About the Series
A time to remember what lies deeper than one’s fears… The Mundayne empire has seen years of prosperity under the rule of King Aud, a man of war known the world over for his ruthlessness. Naona, a high-spirited imperial servant who holds Aud’s favor, occupies herself with pulling pranks on her peers around the king’s estate, but the time for laughter spoils when the citizens of Munda begin to oppose increasing taxation. After meeting the princess of Diachona, Naona finds herself having to choose between maintaining loyalty to her king and becoming a personal ally of another nation. With the rise of unrest in Munda, can Naona’s heart survive intact: intact enough, even, for an unforeseen chance at love with a foreign man?
4 out of 5 (stars)
The Movement of Crowns
This story centers on Constance, the first woman heir to the throne of the Kingdom of Diachona. This isn’t the only change that has come to the kingdom in recent times, so events don’t go down well with the royal council and the people in general, but only in a polite sort of way. The story lets us see how Constance grows into the awareness of her people’s expectations, but through the love and support of her father, the king, she is able to achieve far more than the people would expect from any male heir. She even helps her father’s council device a solution for an impending doom that awaited the kingdom. Not only does Constance discover herself, but the people recognize her potential as the future Queen of the kingdom.
I loved that King Matthias remained unwavering in his decisions, which not only helped Constance grow into a confident woman, but was key in saving his kingdom from trouble. Issues like the place of a woman, and whether she should be given power were satisfactorily taken care of, but in a subtle manner that didn’t overwhelm the plot. Also, it was clear that patience and steadfastness were the virtues that triumphed, when certain characters refused to allow culture and politics to stand in the way of the greatness that eventually came to Diachona.
The Movement of Rings
Here, the setting changes, but the events occur simultaneously with the story in book #1. It centers on a young woman, Naona, the favorite concubine of King Aud of Munda, a neighboring kingdom to Diachona and its biggest threat in book #1. Naona happened to be assigned to Princess Constance when the princess visited Munda, and Naona, through her brief association with the princess, came to see that indeed there was more to life like she often dreamed. And before Constance left for Diachona, they both promised to keep in touch. The encounter between the two forever changed the course of the story.
It was interesting to follow Naona. Even though her life seemed bound to a certain course. She didn’t lose hope of a life of love, children, and family. Her strong will and firm belief in God certainly led her down an unlikely path which resulted in not only her emancipation, but that of her people, too. What struck me the most was that she decided to use her position in the palace—no matter how low-placed—to achieve a mighty feat. Of the three stories, this one is the most peculiar.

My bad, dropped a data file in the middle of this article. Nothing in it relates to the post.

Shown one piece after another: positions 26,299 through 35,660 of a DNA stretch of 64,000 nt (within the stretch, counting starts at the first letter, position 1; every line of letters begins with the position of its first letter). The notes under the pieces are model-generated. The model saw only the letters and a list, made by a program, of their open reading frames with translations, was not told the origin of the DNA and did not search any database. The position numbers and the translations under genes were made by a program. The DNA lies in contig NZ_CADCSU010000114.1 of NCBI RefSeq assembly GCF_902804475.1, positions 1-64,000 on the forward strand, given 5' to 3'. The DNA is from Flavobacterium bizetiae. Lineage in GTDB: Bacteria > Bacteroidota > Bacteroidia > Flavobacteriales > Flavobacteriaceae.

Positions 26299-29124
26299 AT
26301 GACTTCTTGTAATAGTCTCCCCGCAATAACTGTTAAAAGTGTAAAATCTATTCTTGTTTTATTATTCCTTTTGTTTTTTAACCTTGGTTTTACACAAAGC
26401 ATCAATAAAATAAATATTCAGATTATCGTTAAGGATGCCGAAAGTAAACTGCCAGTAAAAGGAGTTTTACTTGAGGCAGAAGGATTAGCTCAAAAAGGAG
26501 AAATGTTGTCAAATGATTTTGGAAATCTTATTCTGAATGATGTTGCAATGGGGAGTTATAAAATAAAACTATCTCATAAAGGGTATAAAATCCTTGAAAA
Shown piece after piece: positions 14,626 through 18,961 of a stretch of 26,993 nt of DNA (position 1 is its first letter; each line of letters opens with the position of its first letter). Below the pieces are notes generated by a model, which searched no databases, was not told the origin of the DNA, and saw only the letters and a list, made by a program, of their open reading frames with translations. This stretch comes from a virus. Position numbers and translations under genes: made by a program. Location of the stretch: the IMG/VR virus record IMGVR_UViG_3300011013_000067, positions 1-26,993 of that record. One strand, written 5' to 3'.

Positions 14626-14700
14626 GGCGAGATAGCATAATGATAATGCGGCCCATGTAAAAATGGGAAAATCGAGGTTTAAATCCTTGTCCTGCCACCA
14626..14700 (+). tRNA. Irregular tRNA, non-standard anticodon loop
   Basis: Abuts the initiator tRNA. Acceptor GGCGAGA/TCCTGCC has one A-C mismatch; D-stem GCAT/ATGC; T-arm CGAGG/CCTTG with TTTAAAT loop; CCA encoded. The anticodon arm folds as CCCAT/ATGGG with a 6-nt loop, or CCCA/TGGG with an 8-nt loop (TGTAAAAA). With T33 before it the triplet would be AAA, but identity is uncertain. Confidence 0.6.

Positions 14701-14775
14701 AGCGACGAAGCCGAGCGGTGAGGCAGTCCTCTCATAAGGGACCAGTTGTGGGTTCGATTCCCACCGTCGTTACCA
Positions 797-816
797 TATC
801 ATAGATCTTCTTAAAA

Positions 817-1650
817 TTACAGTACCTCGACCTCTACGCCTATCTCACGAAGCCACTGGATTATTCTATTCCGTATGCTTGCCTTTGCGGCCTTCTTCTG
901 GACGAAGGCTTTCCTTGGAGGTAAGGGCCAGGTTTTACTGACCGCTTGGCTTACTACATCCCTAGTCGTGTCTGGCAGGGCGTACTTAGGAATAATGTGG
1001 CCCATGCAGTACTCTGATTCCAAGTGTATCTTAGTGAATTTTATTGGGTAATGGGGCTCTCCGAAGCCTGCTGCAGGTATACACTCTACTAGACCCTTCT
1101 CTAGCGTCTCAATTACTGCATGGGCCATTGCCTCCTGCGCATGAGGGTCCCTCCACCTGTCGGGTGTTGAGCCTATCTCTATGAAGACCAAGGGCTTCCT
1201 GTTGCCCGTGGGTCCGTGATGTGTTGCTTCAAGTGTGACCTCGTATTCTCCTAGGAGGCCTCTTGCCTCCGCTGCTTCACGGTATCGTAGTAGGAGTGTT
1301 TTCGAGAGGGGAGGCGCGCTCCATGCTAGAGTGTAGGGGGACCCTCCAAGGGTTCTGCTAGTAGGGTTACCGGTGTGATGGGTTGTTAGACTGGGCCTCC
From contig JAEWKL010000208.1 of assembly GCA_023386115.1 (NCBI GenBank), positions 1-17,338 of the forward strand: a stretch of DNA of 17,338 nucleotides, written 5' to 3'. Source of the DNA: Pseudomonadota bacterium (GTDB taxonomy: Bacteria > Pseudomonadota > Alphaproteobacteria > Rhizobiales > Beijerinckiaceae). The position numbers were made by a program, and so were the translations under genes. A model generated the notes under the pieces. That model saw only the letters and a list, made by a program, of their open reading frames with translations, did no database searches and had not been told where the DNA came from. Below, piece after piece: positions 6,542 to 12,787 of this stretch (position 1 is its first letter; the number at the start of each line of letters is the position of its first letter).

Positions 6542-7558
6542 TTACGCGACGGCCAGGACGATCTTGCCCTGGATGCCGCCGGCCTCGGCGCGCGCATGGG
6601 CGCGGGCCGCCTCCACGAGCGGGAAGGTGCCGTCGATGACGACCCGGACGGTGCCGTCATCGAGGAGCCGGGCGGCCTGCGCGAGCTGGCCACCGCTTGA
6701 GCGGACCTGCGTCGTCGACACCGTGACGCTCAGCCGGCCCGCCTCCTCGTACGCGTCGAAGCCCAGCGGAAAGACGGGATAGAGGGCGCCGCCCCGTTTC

The Movement of Kings
I was sorry to see certain characters exit the story.
The hero, Alexander, is the most eccentric I’ve ever encountered in a book world. It was interesting to follow how the author intentionally crafted him this way. There is a plainness to the overall story that lets you see the beauty of ordinary living through the eyes and thoughts of a young man trying to find his way in the midst of a lot of criticism. At the end of the day, he discovers love with the most unlikely person and learns that the very thing that makes him different, is what makes special and standout. It also serves him well as the king in discovering the solution to a problem in his kingdom. Unlike book #1 & #2, which are fairytale-like, this book has some solemn moments. But it doesn’t end on a negative note. In fact, it is positive in a realistic sort of way.
Note: There are parts of the story (talking about the entire series) that is written in a narrative manner, as opposed to delving into details, so that it somewhat appeared rushed. I fully understand the author’s intention to inform the reader and fill in certain gaps in the story. This, however, didn’t disturb the story much or take away the reading enjoyment.
This is a wonderfully written book. The author has a strong authority and sense of language which makes her prose style unique in a modern Shakespeare sort of way. I will certainly be looking out for other books by Keels!
*Although I offer this review to the public, it is my opinion and simply that. Thank you, Nadine C. Keel, for a free copy in exchange for my honest opinion.
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About the Author
Spreading hope to her readers and listening audiences, author, editor, and speaker Nadine C. Keels of Seattle, Washington is well-known for The Song of Nadine, the powerful lyrical poetry seen in four of her several books and found on her spoken word album, Hope. Lyricized. Drawing from her lifelong passion for highly enjoyable and transformational fiction, Nadine has written a number of novels and novellas, including Love Unfeigned and The Movement of Crowns Series. In response to inquiries from other aspiring authors, Nadine put together a simple reference entitled Write Your Genius, Genius!: A Rather Quick Guide to Book Writing. Being the founder of Prismatic Prospects, a communication company based in Seattle, Nadine has served as editor and co-editor for a number of titles, and it is her aim to be a proven wellspring of inspiration for creativity and innovation in the marketplace.